Staunton, September 4 – A campaign by Chuvash language supporters to get businesses and other institutions to put up signs saying “Here We Speak Chuvash” is spreading across that Christian Turkic republic in the Middle Volga and has now inspired activists in the nearby Finno-Ugric Republic of Udmurtia to do the same.
Last spring, members of the Iryeklyekh Society for National-Cultural Rebirth began to hand out stickers to those organizations where Chuvash and not just Russian is spoken. Several dozen companies have now asked for them, with the Respublika newspaper becoming the latest to do so.
Among the movement’s breakthrough moments was the decision in July by the Chuvash publishing agency to put such signs on all of the kiosks where its production is sold and the launch of an online library of translations into Chuvash, including one of Mark Twain’s “Tom Sawyer.”
The success the Chuvash activists have had in this regard has prompted the Udmurtlyk and Shundy organizations to launch a similar program in Udmurtia, a program that not only copies what the Chuvash have done but goes even further in dividing those organizations where the titular language is spoken and respected from all others.
Not only are they distributing stickers saying “We speak Udmurt” to firms where people know the language, but they are also handing out ones saying “We support the use of the Udmurt Language” where there are none but where there is guidance available in Udmurt for those who need and want it.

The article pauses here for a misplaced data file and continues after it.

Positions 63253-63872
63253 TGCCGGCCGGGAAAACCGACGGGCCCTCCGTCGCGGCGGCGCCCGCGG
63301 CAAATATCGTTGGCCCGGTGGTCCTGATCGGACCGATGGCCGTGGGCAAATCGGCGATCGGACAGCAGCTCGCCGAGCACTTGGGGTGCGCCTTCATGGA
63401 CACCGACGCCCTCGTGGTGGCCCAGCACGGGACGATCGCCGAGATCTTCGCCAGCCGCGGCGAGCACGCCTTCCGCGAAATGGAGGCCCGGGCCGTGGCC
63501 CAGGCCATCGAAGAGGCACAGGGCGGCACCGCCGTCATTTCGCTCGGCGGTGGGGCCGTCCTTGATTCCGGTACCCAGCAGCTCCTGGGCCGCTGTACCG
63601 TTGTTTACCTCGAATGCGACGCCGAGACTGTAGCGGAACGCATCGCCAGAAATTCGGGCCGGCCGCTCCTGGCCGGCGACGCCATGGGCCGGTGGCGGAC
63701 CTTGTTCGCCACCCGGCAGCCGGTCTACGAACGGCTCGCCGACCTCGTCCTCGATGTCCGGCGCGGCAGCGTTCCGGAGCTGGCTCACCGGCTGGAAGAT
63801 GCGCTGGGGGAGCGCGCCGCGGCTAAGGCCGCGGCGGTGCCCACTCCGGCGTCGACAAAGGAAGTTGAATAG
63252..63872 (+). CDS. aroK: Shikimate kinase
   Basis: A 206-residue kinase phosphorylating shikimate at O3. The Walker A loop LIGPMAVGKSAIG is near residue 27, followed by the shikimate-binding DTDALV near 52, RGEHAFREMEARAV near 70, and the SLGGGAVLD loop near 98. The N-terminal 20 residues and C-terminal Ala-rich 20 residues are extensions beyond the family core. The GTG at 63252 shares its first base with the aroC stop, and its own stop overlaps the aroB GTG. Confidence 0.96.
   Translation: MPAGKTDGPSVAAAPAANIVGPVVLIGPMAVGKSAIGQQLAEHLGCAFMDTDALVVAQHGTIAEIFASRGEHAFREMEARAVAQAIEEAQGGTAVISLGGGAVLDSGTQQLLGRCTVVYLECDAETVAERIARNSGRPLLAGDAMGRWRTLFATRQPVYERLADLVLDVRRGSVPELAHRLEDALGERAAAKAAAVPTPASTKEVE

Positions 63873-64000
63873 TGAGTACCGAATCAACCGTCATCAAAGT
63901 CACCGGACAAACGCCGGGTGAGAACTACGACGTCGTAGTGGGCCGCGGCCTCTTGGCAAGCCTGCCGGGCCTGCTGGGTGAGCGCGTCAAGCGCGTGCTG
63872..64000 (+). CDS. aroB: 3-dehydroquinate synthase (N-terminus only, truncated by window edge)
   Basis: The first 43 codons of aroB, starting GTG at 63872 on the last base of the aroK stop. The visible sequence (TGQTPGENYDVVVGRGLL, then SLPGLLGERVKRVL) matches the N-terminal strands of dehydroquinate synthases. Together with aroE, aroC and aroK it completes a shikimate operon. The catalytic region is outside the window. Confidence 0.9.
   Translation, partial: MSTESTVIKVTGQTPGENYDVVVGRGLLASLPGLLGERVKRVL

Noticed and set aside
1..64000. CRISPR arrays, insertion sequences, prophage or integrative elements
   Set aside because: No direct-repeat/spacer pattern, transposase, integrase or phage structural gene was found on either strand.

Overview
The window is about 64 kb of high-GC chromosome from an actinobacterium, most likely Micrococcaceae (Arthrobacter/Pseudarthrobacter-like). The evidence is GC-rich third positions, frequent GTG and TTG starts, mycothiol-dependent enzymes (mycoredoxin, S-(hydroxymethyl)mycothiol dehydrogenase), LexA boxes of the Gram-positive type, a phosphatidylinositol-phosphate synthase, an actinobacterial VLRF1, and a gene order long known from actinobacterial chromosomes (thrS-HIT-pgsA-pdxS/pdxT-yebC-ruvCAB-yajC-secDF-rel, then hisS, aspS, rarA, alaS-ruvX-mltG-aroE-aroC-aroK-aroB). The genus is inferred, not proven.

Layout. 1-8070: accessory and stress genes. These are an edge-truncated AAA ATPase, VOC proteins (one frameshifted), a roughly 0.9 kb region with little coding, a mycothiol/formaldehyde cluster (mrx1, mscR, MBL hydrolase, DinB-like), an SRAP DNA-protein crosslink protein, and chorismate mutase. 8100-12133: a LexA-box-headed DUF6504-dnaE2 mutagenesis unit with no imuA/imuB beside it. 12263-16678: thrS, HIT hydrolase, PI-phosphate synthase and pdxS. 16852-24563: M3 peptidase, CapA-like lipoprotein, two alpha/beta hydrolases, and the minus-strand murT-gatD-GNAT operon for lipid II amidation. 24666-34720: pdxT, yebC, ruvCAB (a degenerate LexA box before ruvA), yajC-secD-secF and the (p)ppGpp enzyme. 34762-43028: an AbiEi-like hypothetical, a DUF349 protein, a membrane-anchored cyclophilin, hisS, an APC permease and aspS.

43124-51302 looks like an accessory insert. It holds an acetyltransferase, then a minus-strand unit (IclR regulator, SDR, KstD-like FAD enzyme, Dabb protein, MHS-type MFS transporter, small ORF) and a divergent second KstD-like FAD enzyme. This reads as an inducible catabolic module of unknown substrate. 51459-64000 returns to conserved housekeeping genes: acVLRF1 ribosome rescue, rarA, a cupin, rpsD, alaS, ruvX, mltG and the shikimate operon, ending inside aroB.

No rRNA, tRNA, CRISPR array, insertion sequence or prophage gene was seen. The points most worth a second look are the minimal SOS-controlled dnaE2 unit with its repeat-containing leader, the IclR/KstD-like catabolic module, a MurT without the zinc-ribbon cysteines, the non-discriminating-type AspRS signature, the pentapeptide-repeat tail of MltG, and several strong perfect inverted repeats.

The Udmurt activists say they plan to introduce a prize for those institutions which promote the use of the national language, something they say will encourage others to follow by making Udmurt knowledge part of their brands.
While these are relatively small efforts in relatively small republics, they are important for two reasons. On the one hand, they reflect a renewed effort by people in them to encourage the use of the national language rather than Russian and thus promote national consciousness in much the same way activists in the union republics did at the end of Soviet times.
And on the other, and again as at the end of Soviet times, what activists are doing in one republic is now being copied in another, a pattern that suggests what is now happening in two Middle Volga republics which few beyond their borders pay much attention to may soon spread to other, larger places which will pose a greater threat to Moscow’s control.